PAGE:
Before I started my professional retail career in 1985, I had never heard the term "Winter White." Why would I have? I grew-up in Hawaii—where white was blithely worn 365 days year (whether the temperature was 75° or 78°). Now, beginning my professional work life in a department store in chilly Hartford, Connecticut, I was expected to get behind the Big Company Push of Winter White!
It wasn't hard to do. Actually, I rather liked the color. And I had only just absorbed the whole "White Pants-Labor Day-Memorial Day" rule. But the name, "Winter White," struck me as having been coined by a salesman—by someone scratching to find something new to sell.
In later years, once I had opened a store in "The West Village," I began to probe the origin of that name. I knew that "Greenwich Village" had been the bucolic Eighteenth Century "Northern Refuge" from the Yellow Fever which was decimating Lower Manhattan. But why the "West" in "West Village"? Again, I smelled a sales pitch!
Greenwich Village—a well-established bohemian refuge throughout the Twentieth Century—was never called the "West Village" until part of the Lower East Side was re-branded "The East Village" in the Mid-1960's. Why? Because real estate agents—always looking to "fancify" the next opportune target—thought that the name "Lower East Side" was not smart enough. To their minds, the name reeked of tenements and poverty and immigrants. So, in the Sixties, real estate agents (and the people who bought from them) started re-branding the Northern part of The Lower East Side as "The East Village." Now that there was an East Village, they sought to justify their new brand by re-naming its Western neighbor. "Greenwich Village" was suddenly called "The West Village." There was no need for a West Village until there was an East Village! Even if the old-timers kvetched, just give it time, the agents assured us. In twenty years, none of the newcomers will ever know that the East Village and West Village hadn't always lived side-by-side—since the dawn of time.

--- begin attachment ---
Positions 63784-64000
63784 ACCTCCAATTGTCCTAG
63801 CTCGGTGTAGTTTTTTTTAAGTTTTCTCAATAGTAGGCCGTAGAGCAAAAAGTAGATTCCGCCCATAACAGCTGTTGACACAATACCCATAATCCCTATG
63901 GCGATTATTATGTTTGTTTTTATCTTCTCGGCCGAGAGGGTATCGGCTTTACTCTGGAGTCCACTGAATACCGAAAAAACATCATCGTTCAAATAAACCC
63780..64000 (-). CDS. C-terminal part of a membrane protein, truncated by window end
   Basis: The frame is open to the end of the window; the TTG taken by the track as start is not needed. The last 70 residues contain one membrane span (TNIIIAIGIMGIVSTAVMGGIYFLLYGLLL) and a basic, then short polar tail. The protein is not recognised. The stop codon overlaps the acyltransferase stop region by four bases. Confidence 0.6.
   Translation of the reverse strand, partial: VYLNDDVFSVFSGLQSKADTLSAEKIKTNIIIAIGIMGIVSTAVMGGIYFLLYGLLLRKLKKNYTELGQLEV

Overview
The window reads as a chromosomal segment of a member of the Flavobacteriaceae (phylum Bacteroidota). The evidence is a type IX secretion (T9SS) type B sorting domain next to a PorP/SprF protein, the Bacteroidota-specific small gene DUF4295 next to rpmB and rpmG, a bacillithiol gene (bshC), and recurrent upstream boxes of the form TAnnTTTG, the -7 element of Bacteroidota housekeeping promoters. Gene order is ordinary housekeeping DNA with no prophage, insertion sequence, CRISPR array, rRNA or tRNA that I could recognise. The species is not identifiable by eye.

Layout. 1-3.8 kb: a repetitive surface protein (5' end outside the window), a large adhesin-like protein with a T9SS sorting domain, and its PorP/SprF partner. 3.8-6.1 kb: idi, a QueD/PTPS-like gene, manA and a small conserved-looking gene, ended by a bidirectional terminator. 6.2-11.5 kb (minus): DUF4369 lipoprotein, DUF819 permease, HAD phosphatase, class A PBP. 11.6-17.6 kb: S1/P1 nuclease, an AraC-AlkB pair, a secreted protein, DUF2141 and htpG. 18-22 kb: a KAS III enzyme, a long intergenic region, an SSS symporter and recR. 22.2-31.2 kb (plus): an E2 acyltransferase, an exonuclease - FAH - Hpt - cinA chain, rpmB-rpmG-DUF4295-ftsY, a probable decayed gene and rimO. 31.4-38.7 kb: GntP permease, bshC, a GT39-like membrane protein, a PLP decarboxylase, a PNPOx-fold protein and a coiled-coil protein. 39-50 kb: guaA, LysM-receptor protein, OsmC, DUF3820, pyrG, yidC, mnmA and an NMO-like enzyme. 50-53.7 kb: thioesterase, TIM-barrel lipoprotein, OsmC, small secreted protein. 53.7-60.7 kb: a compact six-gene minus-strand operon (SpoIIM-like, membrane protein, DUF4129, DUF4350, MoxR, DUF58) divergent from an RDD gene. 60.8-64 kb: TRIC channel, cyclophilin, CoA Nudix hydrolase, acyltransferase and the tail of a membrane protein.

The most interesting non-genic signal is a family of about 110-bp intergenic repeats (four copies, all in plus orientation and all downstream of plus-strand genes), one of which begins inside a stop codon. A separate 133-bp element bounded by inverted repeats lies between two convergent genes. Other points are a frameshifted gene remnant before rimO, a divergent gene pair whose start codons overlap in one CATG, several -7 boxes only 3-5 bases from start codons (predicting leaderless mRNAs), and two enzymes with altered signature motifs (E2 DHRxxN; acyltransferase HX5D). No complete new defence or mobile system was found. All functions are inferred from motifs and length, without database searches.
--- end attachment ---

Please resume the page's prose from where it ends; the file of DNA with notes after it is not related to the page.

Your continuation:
Don't you hate when that happens?
The handsome satin white vase, shown above, was made by Abingdon (in Knoxville, Illinois) in the 1940's. The company was founded in 1908, making "sanitary ware": toilets, tanks and water coolers. They invested heavily in the very best clays, importing raw materials from England, Georgia and South Dakota. This resulted in a super strong, damage-resistant "vitreous" pottery which commanded a premium price. Abingdon was the first manufacturer to introduce colored fixtures to the market. And Abingdon produced all the plumbing fixtures for the Chicago World's Fair in 1933. But the Depression was hard on Abingdon. Construction slowed as the economy plummeted. So, in 1934, Abingdon started making art pottery—using the same premium clay and finishes—to make vases, bowls, plates and other decorative objets. They sold their handsomely-finished wares in better department stores like Gimbals, Wanamakers and Marshall Field. Between 1934 and 1950, Abingdon produced over six million art pottery items for the "better" gift market. But, come 1950, with the war behind us, the demand for plumbing fixtures roared-back and Abingdon abandoned the production of the small goods, such as the vase above. Please click on the photo above to learn more about this handsome vase.
Though our Greenwich Village store is now permanently closed, LEO Design is still alive and well! Please visit our on-line store where we continue to sell Handsome Gifts (www.LEOdesignNYC.com).
We also can be found in Pittsburgh's historic "Strip District" at Mahla & Co. Antiques (www.mahlaantiques.com) or in Canonsburg, Pennsylvania at The Antique Center of Strabane (www.antiquecenterofstrabane.com).
Or call to arrange to visit our Pittsburgh showroom (by private appointment only). 917-446-4248